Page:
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The Mental Model Of Docker Container Shipping
How container shipping explains the inner workings of Docker
Programming is a marvellous activity. By typing on a keyboard and feeding code to a computer, a programmer can create entirely new (virtual) worlds out of nothing. There are few constraints on what a program could be - the only limitations are memory and a CPU's processing power. Whatever you can think of, you could, in theory, bring into existence on a computer.
But since virtual worlds are created in the mind of a developer and not based on physical reality, it can be difficult to talk about what they are or how they work. There is no immediate language to refer to. To overcome this lack of terminology, engineers often use analogies from the real world to describe what software does.
Docker is no exception. At its centre stands the "container", the main building block of what Docker calls a "standard of shipping software". One can't help but see container ships towing heavy loads over oceans. Even the logo depicts the main idea:
Containers and shipping software
When we learn about new technology with strong ties to another technology, we immediately apply our existing knowledge of the substitute technology to fill gaps in our understanding. This "replacement reasoning" can be helpful or misleading, depending on how accurate the analogy turns out to be. Therefore, to avoid misconceptions, it is beneficial to evaluate existing mental models first, as they are the ground on which we build our individual models.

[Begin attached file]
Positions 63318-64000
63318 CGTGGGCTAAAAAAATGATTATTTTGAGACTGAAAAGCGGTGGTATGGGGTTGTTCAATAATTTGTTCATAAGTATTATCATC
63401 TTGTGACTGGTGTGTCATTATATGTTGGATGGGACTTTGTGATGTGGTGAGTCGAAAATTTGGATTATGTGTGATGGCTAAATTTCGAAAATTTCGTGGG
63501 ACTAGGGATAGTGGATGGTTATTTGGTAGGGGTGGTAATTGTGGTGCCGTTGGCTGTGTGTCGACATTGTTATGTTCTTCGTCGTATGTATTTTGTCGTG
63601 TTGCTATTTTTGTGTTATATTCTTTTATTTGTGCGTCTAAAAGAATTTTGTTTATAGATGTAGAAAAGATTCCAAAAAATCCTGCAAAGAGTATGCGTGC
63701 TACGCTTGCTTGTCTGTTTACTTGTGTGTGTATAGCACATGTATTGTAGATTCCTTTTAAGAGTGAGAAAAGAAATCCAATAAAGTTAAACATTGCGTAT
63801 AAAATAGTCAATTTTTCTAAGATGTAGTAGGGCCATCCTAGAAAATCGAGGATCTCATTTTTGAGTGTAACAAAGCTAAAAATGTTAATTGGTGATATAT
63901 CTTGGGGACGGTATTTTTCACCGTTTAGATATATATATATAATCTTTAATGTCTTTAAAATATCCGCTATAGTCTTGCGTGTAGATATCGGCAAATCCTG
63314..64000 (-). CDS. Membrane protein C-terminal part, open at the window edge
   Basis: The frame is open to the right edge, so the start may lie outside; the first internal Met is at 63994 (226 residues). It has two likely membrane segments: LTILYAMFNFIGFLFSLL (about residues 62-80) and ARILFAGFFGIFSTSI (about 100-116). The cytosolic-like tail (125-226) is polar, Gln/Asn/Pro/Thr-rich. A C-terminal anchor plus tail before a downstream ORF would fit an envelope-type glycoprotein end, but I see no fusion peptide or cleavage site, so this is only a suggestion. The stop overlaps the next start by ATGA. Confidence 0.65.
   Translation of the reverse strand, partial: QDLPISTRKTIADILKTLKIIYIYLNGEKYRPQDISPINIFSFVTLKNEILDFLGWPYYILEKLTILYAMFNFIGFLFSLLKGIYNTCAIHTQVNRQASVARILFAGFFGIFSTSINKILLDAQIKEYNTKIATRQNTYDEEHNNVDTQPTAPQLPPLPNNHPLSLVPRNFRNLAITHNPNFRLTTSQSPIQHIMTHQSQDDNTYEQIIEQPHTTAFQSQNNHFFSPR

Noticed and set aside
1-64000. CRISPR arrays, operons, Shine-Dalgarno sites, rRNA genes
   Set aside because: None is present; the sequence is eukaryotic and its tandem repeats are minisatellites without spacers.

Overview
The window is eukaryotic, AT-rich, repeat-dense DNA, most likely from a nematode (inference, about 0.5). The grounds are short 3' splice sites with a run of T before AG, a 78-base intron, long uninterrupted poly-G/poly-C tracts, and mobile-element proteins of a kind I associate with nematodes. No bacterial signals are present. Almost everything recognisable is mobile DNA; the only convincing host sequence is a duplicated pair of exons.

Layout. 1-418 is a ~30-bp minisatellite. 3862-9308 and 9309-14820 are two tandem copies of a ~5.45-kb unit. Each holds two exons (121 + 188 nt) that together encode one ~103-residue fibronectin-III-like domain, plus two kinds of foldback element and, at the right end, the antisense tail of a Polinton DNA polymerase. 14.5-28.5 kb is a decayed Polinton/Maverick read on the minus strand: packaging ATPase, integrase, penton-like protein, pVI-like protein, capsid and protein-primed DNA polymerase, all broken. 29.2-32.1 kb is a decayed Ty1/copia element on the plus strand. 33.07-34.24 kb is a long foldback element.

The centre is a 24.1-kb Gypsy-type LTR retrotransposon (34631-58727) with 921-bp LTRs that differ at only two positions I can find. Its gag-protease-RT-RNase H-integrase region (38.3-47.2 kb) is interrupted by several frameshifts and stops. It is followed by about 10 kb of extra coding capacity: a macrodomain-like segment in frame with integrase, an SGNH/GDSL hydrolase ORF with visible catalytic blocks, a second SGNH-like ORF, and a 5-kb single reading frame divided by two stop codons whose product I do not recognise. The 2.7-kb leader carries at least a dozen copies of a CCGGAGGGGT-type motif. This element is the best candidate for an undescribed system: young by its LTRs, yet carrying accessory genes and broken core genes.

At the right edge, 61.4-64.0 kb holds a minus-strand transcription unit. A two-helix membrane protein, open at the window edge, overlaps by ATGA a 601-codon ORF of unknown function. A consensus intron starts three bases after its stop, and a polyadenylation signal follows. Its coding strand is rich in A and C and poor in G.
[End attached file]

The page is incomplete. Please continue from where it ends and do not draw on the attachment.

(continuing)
In the case of Docker, we want to know how helpful the idea of "container shipping" is and how far we can take the analogy.
It turns out that there are many parallels between real and virtual containers and that the properties of container shipping cover quite a lot of concepts of Docker.
Containers (those made from steel)
Shipping containers revolutionized international trade by making it possible to move freight between different modes of transport without the need to re-package goods. Due to standardization and a complex system of docking ports, the cost and time it takes to ship goods worldwide have been significantly reduced.
What makes containers so valuable is that they can be stacked neatly on top of each other, thanks to their standardized dimensions. They can also carry nearly any kind of goods and can be used interchangeably.
Like shipping containers, Docker containers also increased efficiency. Most applications run on Webservers. In the past, it was not possible to execute more than one application per server. Not only was managing a fleet of individual servers difficult, but it also lead to a waste of resources, as applications can vary significantly in their requirements that change over time (servers needed to keep a capacity reserve).
Then a company called VMWare came along and invented the virtual machine. I mentioned in the intro that computers create virtual worlds. They can also create worlds inside worlds. A virtual machine is an emulation of hardware. Each emulated hardware is a new virtual computer (creating computers inside a computer), making it possible to run multiple applications side by side on the same server.
One OS per VM (Source: "Docker Deep Dive" )
This makes deploying applications much more efficient. Applications run inside their own virtual machine (VM), and hardware resources can be individually distributed to meet the requirements of each application.
But VMs are big. Virtualizing the hardware requires each virtual machine to include an entire operating system.
Docker takes a different approach. Instead of virtualizing the hardware, it aims higher and abstracts away the operating system. Docker containers share the same OS resources, making them more lightweight.
Docker containers are smaller (Source: Docker Deep Dive)
We talked about why Docker exists, but we still haven't said what a container actually is.
How do Docker containers compare to physical containers?